If approved, the tax rise will come into effect in Sweden from 1 July 2024. Regeringen says such a move could bring in an additional SEK540.0m (£39.3m/€45.5m/$48.4m) in additional tax revenue each year.
Regeringen adds that the decision to raise tax is based on the belief that the market should have stabilised since reregulation in 2019. Sweden opened its igaming market that year, allowing operators to apply for licences and legally offer gambling in the country.
In addition, Regeringen highlighted concerns over channelisation in Sweden and the impact of this rate on the market. Regeringen says a new tax rate in excess of 20% will help achieve channelisation of at least 90%.
“The current tax rate of 18% has applied since the Swedish gambling market was reregulated in 2019,” Regeringen said. “The gambling market has since stabilised and channelisation has increased significantly. In addition, measures have been taken to exclude unlicensed gambling from the Swedish market, which came into effect on 1 July 2023.
“The reasons for caution when setting the tax level should therefore not be as strong now as during the reregulation. An increase from 18% to 22% is judged to be at a suitable level to strengthen the financing of government activities, without it leading to too great an impact on the companies and the size of the tax base.”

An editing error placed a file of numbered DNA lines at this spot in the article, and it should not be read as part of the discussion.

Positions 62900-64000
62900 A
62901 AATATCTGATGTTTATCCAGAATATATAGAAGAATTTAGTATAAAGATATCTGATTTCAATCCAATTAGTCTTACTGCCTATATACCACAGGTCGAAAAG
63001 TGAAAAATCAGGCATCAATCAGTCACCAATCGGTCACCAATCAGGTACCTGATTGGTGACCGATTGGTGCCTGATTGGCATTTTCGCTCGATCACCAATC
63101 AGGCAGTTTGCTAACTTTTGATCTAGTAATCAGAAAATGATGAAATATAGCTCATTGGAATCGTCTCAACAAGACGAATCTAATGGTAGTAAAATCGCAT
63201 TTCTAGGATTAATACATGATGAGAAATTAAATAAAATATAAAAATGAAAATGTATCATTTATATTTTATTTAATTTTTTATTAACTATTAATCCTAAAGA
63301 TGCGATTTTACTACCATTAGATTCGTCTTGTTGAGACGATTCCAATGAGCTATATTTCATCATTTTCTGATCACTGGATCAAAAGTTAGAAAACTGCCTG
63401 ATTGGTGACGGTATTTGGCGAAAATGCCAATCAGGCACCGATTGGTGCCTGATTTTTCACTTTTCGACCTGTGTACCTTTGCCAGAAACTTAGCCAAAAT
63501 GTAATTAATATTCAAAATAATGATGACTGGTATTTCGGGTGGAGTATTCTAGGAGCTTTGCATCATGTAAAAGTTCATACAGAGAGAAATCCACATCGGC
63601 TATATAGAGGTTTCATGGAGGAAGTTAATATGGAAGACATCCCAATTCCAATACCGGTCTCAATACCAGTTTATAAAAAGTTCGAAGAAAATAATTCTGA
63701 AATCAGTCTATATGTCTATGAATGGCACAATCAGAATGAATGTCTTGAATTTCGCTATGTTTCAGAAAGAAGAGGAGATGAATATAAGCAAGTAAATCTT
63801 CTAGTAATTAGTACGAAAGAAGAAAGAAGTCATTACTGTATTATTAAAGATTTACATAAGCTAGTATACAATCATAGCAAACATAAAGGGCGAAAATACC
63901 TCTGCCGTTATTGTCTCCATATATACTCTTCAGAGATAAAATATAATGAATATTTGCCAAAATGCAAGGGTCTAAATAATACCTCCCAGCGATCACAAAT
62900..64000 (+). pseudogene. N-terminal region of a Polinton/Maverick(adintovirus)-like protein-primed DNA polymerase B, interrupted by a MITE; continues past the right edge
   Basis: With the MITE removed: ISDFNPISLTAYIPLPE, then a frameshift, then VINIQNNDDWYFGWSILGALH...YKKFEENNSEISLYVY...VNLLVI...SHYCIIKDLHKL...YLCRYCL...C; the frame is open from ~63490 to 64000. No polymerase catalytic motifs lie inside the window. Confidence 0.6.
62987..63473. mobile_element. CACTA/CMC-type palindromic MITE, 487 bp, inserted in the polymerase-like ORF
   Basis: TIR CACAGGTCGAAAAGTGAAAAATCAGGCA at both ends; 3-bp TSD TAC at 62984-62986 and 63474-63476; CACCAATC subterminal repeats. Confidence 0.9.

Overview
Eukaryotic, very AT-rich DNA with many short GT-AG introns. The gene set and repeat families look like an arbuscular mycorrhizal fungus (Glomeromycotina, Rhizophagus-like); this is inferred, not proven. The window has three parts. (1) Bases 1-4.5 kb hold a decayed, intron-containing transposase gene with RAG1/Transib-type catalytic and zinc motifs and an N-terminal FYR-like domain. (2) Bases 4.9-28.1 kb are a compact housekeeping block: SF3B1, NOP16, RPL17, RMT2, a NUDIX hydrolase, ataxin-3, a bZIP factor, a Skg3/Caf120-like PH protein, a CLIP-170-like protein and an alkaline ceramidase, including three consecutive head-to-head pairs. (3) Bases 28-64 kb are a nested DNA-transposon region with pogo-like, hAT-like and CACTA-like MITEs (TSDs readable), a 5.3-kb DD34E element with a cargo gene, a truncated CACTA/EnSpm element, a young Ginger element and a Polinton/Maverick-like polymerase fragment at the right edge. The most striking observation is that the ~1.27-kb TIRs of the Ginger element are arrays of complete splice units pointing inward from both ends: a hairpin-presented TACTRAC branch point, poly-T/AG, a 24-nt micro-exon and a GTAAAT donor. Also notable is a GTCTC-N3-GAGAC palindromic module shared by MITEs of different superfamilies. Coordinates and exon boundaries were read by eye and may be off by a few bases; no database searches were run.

BOS blasts proposed tax rate
The news has not gone down well with Online Gaming Industry Association (BOS). Secretary-general Gustaf Hoffstedt criticised the proposal and urged the government to rethink its plans.
“The announcement from the government is deeply disappointing,” Hoffstedt said. “Above all, it shows the government does not understand or has taken to heart what kind of market it is set to govern. Even less has the government understood the vulnerable position that market is in.”
Hoffstedt also referenced recent BOS research on channelisation. In June, a report by BOS revealed that 77% of Sweden’s igaming market is channelised. At the time, BOS described this as a “critically low” rate.
“We were recently able to show that channelisation in the Swedish gambling market is 77%,” Hoffstedt said. “Some gambling verticals, including online casino, are as low as 72%. The trend is also declining; in other words the channelling decreases over time.
“We are already far from the state’s goal of at least 90% channelisation. If this tax increase is approved by the Riksdag, we will soon be down to the channelisation we had before Sweden reregulated its gambling market in 2019. A reregulation that took place because Sweden had such a low channelisation at the time.
“Sweden’s government must perform much better than this. There is still time to withdraw the proposal.”